Former Union Minister P Chidambaram today expressed serious concern over the “deep polarisation” that is prevalent in the country now and the way debate has come to be framed on communal and other lines.
There were only three occasions when India was deeply polarised — 1947 partition, 1992 after Babri Masjid demolition and 2015, one of the most polarised years, he said.
“2014 was a year of acrimony and I thought 2015 will be a year of acronyms but at the end of 2015 it is a most polarised year. Today the year has turned out to be deeply polarised. How polarised the Indian society has become.
“Please talk to a Muslim, dalit, or a man of small land holding. There is great insecurity and fear as to where we are heading, towards a deeply divided polarised society. This is what we want we you to think about,” he said at a function here.
Chidambaram was speaking after the release of his book “Standing Guard–A year in Opposition”, a compilation of his Sunday columns published in the Indian Express in 2015.
The function was attended among others by former Prime Minister Manmohan Singh, Congress Vice President Rahul Gandhi, former Ministers Kapil Sibal, Jairam Ramesh, Shashi Tharoor, former Planning Commission Deputy Chairman Montek Singh Ahluwalia, CPM leaders Sitaram Yechury and T K Rangarajan and leading lawyers.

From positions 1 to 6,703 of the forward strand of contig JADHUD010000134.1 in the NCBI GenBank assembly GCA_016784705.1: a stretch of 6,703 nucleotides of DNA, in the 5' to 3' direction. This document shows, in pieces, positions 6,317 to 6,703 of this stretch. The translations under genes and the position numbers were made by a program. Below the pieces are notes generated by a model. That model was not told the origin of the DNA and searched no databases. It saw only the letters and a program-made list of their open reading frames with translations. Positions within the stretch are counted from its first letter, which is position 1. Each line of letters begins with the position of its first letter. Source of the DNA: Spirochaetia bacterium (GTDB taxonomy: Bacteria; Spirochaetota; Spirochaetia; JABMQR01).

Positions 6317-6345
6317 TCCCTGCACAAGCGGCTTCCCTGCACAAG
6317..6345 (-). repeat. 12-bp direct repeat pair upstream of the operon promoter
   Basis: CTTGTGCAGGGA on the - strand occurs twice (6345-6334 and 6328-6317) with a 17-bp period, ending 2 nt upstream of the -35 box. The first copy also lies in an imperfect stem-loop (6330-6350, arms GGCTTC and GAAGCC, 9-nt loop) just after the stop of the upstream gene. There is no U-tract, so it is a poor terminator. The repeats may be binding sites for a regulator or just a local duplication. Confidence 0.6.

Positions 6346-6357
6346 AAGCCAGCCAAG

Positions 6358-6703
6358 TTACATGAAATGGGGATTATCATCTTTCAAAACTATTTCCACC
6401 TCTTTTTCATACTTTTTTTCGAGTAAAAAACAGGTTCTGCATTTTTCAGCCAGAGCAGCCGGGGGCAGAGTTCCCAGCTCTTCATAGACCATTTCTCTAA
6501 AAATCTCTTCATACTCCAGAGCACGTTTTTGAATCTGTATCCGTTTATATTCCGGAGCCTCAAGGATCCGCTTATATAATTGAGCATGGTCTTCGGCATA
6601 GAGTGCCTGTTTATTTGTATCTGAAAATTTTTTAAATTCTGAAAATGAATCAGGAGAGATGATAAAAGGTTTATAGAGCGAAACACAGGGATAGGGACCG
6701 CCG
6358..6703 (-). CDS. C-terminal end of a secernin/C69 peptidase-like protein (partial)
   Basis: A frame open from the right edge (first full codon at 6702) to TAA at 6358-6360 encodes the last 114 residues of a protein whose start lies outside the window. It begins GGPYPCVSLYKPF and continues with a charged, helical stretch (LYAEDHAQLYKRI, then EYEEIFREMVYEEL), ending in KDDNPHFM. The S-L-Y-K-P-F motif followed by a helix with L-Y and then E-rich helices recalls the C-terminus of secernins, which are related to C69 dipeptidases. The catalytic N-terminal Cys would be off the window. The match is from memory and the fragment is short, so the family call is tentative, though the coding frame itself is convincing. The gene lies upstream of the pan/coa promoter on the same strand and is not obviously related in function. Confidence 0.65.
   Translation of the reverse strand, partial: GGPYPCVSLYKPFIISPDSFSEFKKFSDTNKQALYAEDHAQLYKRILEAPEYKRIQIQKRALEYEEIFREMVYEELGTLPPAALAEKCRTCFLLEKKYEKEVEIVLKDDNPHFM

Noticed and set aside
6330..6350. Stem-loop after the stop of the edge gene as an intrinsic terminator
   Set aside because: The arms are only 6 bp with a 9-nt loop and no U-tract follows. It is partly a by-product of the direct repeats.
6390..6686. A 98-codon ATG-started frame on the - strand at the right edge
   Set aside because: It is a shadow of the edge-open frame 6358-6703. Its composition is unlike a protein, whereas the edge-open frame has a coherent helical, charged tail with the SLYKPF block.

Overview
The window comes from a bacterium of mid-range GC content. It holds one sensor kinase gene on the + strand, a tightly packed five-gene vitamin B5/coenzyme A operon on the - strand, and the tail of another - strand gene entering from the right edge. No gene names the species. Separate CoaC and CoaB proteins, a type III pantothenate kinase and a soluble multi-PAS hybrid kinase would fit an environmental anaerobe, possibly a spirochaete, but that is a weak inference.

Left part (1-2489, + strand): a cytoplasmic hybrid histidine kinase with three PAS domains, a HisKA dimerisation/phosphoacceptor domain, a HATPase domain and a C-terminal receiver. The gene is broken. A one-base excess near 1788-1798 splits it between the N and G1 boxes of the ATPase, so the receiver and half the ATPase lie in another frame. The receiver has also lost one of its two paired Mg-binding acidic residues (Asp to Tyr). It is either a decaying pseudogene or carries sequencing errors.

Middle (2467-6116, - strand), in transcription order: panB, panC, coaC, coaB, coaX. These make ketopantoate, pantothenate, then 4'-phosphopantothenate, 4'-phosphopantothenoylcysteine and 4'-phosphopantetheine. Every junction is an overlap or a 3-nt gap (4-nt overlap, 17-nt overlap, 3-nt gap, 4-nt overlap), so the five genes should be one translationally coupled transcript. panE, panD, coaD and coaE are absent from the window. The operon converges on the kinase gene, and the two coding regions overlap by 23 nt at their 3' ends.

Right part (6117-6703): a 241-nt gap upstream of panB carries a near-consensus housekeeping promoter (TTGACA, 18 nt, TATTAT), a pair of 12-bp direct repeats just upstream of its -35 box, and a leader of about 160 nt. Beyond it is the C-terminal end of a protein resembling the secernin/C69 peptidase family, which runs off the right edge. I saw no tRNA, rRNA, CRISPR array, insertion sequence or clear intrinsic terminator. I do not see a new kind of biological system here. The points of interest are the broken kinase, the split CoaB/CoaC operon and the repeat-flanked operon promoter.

The Congress leader said that debate in Dadri was not whether a man had beef or mutton in his home but whether a mob has a right to lynch. It was not whether Rohith Vemula was a dalit or not, but how insensitive a university was in dealing with him.
The debate in JNU is whether a bunch of mis-guided youth allegedly raised anti-national slogans
“What is a university. University is not a monastery. At my age, I have a right to be wrong. In a university I need not be profound, I could be ridiculous also. But how are you framing the debate in this country in a perverse manner,” he said in an apparent reference to the BJP and the Sangh Pariwar making it a nationalism versus traitor debate.